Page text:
Part of this can be chalked up to a simple return to trend. Arab voting numbers had been sliding downward for years as disillusionment with the electoral process and growing alienation from Israeli society as a whole generated increasing apathy among the Arab voting public. Some attrition can also be attributed to voter suppression. The decision to hold national and local elections on different dates is seen as a strategy to suppress the Palestinian-Arab vote in national elections, for instance, since their turnout for local elections—which are more directly linked to their daily lives—is higher. In 2015, however, the four main Arab parties united to form the Joint List. This occurred after some right-wing lawmakers, including Avigdor Lieberman, successfully raised the electoral threshold in a conspicuous attempt to take advantage of Arab political fragmentation and keep their parties out of the Knesset. The unification was a historic moment, and it energized the public. People felt that their leaders had made an important step in transcending their differences, and that it might finally allow them to wield real influence. This didn’t exactly pan out. And when Arab members of Knesset not only failed to capitalize on the opportunity but even failed to keep the coalition together amid petty infighting ahead of the next elections, voters were bitterly disappointed.
But this doesn’t fully explain the widespread calls this time around to boycott the election. While some have characterized the call to boycott as a movement, this description is also not apt. A movement suggests a recognizable degree of organization and an underlying ideology. Yet decisions to boycott the 2019 election were largely made by individuals, responding to a host of (arguably connected) motivations and frustrations.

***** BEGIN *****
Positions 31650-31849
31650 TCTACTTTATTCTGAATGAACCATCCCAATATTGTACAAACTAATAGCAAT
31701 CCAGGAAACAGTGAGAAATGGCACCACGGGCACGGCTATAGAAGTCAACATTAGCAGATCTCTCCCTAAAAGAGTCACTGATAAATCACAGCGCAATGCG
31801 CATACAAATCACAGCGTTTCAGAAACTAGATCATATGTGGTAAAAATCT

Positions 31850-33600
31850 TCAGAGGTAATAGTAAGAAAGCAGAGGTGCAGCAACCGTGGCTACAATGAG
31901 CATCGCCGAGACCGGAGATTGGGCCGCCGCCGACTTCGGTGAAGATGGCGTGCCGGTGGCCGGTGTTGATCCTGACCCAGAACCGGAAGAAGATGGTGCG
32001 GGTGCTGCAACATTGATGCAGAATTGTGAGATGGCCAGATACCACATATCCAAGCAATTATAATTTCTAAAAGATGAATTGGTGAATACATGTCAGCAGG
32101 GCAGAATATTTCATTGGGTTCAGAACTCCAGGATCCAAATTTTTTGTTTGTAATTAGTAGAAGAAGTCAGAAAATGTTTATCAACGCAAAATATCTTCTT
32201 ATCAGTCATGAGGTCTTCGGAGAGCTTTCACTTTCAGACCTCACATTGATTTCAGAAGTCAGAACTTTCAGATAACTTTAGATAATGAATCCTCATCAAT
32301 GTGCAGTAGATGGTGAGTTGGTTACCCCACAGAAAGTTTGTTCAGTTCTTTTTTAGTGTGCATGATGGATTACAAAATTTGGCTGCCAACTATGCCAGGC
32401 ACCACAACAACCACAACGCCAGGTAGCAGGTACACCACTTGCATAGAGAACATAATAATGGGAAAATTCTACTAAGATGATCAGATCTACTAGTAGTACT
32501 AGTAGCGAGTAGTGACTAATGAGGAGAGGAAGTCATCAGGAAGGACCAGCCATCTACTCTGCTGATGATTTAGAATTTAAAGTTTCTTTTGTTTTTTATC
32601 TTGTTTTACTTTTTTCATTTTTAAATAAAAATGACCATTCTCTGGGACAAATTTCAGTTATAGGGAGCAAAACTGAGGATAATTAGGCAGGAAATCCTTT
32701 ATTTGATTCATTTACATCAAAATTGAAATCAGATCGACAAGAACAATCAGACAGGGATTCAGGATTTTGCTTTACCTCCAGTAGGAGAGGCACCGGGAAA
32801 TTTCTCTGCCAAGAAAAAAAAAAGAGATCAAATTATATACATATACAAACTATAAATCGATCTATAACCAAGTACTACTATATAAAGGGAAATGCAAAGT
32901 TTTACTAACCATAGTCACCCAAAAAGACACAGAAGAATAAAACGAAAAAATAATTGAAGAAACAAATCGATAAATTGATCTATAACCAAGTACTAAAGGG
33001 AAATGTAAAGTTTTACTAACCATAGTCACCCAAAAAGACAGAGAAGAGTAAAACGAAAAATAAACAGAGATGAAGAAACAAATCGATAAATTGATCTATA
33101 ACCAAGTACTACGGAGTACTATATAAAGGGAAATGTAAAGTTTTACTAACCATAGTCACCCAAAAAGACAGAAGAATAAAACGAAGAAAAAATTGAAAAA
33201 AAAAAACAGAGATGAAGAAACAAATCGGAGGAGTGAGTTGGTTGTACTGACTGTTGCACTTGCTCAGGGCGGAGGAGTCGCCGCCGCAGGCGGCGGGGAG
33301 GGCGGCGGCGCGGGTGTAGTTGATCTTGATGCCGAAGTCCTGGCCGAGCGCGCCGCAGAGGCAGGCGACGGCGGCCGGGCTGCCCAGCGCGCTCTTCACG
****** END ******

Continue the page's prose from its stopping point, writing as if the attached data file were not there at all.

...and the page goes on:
One of them is a longstanding belief that participating in national elections grants legitimacy to Israeli democracy, which many feel is inherently undemocratic to its non-Jewish citizens. This point of view has caused some groups within the community, namely the Sons of the Village movement and the Northern Branch of the Islamic Movement, to boycott parliamentary elections, instead focusing on local elections and community development. One prominent professor, As’ad Ghanim, called on Palestinian-Arab Knesset members to resign.
This perspective has been steadily gaining traction over the past decade as Israel’s increasingly right-wing governments have passed numerous laws aimed at discriminating against and disenfranchising the Palestinian-Arab citizenry. The most important of these was the Nation State Law, passed last year, which defines Israel’s constitutional identity as exclusively Jewish, without any mention of democracy, equality, or non-Jewish citizens. Indeed, the law explicitly says that self-determination in the state of Israel belongs to Jews alone, thereby excluding Arab citizens from Israel’s determinative self.